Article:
• Blog Staffing

    Staffing News



Networking is the activity du jour for upwardly mobile professionals, but many find the concept behind these relationships difficult to wrap their head around, as many feel inauthentic during their pursuit of professional contacts. But having others available to act as sounding boards, provide support, and connect you with opportunities can be vital to your success. So, instead of trying to network, put your effort into building a community.


Why a Community?

The primary difference between networking and community building lies less in the activities themselves and more in how you approach them. Networking is often viewed as disingenuous, as some use these connections for the sole purpose of getting ahead.


In contrast, crafting a community focuses on creating meaningful relationships with other professionals as the primary goal. The intention is to forge a personal connection between members, making every interaction valuable on some level, regardless if each one forwards your career.


It also shifts the focus from short-term gains, such as finding out about job openings, to something with more longevity, building solid relationships. This simple change in mentality can alter how you approach the associated activities, making them feel more comfortable and rewarding.


How to Get Started

Even if you embrace the idea of building a community, it isn’t always easy to figure out how to start. One important first step is to assess your own characteristics, particularly those your friends or family members consider assets. This gives you insight into how you are perceived by others, which may differ significantly from how you believe people view you. With this knowledge, you can begin to select your actions based on how you want to be received, allowing you to shift your approach when necessary.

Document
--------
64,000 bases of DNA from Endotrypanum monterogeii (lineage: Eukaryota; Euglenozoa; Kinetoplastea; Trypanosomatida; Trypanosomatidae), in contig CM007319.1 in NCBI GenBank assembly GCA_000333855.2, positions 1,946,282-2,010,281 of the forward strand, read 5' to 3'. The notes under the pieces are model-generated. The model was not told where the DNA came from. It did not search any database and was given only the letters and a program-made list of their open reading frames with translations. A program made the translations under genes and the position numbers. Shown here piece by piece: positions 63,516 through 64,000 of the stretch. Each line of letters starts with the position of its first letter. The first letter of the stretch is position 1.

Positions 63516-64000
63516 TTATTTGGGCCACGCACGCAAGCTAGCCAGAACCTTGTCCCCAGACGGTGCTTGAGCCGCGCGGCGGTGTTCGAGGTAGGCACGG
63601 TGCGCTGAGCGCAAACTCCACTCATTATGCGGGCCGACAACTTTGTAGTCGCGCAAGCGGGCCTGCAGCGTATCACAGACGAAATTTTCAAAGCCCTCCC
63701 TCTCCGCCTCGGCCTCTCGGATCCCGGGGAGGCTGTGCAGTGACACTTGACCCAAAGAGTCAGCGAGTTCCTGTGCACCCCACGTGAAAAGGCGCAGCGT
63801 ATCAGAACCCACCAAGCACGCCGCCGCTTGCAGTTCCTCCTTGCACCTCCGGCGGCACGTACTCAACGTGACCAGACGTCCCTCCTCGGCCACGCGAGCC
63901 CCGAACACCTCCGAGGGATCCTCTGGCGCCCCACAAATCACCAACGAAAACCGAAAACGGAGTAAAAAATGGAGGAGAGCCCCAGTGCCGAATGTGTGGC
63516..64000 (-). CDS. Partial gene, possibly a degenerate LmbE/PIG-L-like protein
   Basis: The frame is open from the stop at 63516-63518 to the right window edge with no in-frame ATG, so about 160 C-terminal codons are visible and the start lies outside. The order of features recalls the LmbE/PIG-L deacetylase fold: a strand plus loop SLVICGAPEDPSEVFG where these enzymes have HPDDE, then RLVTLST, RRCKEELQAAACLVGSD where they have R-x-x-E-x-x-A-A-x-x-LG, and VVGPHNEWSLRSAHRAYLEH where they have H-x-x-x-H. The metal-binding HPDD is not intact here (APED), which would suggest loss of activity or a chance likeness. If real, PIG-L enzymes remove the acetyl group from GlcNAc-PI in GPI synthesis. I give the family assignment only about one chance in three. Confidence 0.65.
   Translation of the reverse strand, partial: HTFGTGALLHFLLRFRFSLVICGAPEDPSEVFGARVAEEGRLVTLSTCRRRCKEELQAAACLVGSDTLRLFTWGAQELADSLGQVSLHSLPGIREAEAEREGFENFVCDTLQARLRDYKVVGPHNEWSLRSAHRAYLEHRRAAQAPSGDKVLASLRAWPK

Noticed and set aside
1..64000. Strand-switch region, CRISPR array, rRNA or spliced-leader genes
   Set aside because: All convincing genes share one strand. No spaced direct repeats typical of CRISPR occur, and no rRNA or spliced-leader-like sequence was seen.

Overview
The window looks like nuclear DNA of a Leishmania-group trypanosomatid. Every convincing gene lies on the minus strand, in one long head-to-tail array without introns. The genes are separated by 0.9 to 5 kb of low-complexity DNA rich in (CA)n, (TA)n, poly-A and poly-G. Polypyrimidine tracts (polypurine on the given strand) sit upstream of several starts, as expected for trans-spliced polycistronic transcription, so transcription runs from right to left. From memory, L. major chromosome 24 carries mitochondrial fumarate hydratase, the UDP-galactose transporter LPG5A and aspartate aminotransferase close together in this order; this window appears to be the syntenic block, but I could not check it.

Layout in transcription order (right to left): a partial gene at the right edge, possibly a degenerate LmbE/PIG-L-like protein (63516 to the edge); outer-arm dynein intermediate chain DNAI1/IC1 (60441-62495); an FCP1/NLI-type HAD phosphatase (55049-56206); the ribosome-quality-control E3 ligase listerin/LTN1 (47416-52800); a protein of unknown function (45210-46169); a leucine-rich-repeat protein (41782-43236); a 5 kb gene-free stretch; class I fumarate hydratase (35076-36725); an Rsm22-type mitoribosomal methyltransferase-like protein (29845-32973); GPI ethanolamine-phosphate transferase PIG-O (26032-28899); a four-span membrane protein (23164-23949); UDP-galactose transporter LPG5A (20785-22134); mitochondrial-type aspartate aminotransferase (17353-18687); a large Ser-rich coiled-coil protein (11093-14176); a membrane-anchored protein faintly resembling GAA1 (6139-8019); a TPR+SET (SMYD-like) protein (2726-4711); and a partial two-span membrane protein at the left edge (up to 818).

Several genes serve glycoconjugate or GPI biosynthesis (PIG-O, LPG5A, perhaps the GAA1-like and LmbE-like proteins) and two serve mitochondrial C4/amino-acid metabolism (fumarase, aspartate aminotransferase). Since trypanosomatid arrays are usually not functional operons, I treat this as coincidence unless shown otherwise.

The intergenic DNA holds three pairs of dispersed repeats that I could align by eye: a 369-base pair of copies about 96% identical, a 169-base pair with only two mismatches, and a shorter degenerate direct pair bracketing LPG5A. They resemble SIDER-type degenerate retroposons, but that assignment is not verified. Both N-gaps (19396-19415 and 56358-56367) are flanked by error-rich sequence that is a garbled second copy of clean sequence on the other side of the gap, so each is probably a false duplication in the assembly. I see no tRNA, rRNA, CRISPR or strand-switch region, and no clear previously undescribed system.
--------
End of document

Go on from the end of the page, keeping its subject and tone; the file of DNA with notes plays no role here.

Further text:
Once it comes time to begin building your community, it’s wise to approach each person as you would when you try to make a new friend. First, this relieves some of the pressure associated with forging relationships with career goals in mind. Second, it allows you to connect on a more meaningful level, instead of just what each of you can offer the other.


A simple way to start is to connect with people who have similar interests to yours, as bonding with like-minded individuals tends to take less effort. Begin by identifying some common ground and use that as a springboard to move the relationship forward. Then, assume a giving attitude, such as by providing advice or offering support, to help show that you have something to offer.


Long-term relationships involve give-and-take over time, so don’t be afraid to extend yourself to help build a connection.


Ultimately, creating a community is incredibly similar to becoming friends with new people. And, by approaching it as such, networking can feel less fake and more beneficial to everyone involved.


If you are looking for a new opportunity, the team at The Armada Group can help you connect with leading companies in the area. Contact us to see how our professional community can work for you.



Remote Workers


As unemployment among tech professionals remain low and more IT workers become interested in working remotely, many companies have begun to embrace the new paradigm to help them secure top talent. But managing telecommuters is often incredibly different when compared to employees in the office, and not every business has it all figured out yet. With that in mind, here are a few things that you might not be aware of that remote workers want from their employers.


To Feel Like Part of the Team